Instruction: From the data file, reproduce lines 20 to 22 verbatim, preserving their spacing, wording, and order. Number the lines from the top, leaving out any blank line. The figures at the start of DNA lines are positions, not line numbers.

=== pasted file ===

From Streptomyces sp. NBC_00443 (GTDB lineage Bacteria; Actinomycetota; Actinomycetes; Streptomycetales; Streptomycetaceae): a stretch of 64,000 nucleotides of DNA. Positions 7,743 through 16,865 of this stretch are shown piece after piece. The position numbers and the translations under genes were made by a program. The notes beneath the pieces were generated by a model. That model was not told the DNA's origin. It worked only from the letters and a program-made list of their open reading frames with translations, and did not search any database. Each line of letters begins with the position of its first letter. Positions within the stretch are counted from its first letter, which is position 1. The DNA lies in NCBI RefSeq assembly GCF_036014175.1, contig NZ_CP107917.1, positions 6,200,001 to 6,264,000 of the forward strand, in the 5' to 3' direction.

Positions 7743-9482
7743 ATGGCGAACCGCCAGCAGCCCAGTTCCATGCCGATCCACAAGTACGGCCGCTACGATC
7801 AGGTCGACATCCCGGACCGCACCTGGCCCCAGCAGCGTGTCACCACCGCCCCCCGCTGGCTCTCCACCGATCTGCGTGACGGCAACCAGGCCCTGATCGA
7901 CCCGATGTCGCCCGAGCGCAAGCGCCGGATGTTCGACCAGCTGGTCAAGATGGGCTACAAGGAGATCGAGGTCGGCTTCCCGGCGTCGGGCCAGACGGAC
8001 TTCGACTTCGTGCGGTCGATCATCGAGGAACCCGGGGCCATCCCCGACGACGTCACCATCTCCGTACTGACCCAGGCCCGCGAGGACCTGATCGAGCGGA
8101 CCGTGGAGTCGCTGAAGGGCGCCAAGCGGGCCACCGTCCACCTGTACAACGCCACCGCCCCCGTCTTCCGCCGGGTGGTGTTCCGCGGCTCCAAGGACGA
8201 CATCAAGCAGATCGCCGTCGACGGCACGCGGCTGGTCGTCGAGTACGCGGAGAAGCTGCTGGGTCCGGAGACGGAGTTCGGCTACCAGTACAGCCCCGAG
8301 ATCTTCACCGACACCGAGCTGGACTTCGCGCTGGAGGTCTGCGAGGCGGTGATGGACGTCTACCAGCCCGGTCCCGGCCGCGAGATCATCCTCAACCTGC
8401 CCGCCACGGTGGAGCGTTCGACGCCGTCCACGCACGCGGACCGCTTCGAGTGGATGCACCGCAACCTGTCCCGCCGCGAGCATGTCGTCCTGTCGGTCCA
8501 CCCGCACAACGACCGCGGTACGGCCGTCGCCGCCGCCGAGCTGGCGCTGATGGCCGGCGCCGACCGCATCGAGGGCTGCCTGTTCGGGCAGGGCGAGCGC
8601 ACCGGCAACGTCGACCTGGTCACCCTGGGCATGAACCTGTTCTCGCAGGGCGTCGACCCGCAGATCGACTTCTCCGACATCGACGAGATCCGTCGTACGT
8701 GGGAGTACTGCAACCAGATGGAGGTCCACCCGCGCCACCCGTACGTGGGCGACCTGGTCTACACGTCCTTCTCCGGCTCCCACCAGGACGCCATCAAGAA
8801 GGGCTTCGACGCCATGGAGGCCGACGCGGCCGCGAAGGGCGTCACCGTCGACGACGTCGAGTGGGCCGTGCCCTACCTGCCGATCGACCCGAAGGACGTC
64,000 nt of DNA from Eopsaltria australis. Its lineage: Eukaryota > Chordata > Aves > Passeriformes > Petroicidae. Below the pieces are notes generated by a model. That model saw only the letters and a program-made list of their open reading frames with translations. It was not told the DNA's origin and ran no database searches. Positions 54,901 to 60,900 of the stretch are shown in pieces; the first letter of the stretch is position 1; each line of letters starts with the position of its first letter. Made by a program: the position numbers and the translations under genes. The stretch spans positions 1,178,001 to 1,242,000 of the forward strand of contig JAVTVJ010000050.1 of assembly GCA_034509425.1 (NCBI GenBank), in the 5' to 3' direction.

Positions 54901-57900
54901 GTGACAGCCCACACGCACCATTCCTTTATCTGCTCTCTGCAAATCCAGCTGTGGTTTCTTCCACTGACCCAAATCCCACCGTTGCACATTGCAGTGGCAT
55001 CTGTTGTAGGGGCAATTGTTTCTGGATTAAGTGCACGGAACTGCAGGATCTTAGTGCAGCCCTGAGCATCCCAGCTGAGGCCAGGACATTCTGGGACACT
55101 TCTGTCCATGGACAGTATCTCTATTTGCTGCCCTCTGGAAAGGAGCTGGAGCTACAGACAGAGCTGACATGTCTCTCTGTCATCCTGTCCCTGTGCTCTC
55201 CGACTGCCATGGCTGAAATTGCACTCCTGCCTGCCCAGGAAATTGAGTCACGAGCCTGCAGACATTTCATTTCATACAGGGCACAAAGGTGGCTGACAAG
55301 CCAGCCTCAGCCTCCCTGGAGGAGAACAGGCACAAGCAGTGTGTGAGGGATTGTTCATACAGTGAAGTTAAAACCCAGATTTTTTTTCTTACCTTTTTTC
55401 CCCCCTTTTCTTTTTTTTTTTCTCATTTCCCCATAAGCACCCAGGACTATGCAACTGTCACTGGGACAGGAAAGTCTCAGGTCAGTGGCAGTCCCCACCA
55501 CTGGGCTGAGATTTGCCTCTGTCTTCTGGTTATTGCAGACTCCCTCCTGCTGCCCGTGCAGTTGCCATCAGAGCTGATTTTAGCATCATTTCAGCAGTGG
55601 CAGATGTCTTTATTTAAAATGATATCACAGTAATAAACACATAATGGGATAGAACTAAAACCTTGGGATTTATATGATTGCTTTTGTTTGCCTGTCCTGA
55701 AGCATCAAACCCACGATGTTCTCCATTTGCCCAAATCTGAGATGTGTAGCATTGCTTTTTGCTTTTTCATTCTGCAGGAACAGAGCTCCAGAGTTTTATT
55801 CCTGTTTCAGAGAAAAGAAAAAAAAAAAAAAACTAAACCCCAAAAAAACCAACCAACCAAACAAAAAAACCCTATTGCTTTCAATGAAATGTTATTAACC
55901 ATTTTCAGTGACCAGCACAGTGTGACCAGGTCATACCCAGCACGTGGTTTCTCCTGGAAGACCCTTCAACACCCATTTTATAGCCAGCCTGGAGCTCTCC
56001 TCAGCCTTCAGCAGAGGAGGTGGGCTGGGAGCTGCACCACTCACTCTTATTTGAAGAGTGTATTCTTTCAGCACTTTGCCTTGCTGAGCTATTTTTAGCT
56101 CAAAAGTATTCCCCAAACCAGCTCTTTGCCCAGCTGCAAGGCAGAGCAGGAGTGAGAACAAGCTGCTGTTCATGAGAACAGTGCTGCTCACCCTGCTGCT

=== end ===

55201 CGACTGCCATGGCTGAAATTGCACTCCTGCCTGCCCAGGAAATTGAGTCACGAGCCTGCAGACATTTCATTTCATACAGGGCACAAAGGTGGCTGACAAG
55301 CCAGCCTCAGCCTCCCTGGAGGAGAACAGGCACAAGCAGTGTGTGAGGGATTGTTCATACAGTGAAGTTAAAACCCAGATTTTTTTTCTTACCTTTTTTC
55401 CCCCCTTTTCTTTTTTTTTTTCTCATTTCCCCATAAGCACCCAGGACTATGCAACTGTCACTGGGACAGGAAAGTCTCAGGTCAGTGGCAGTCCCCACCA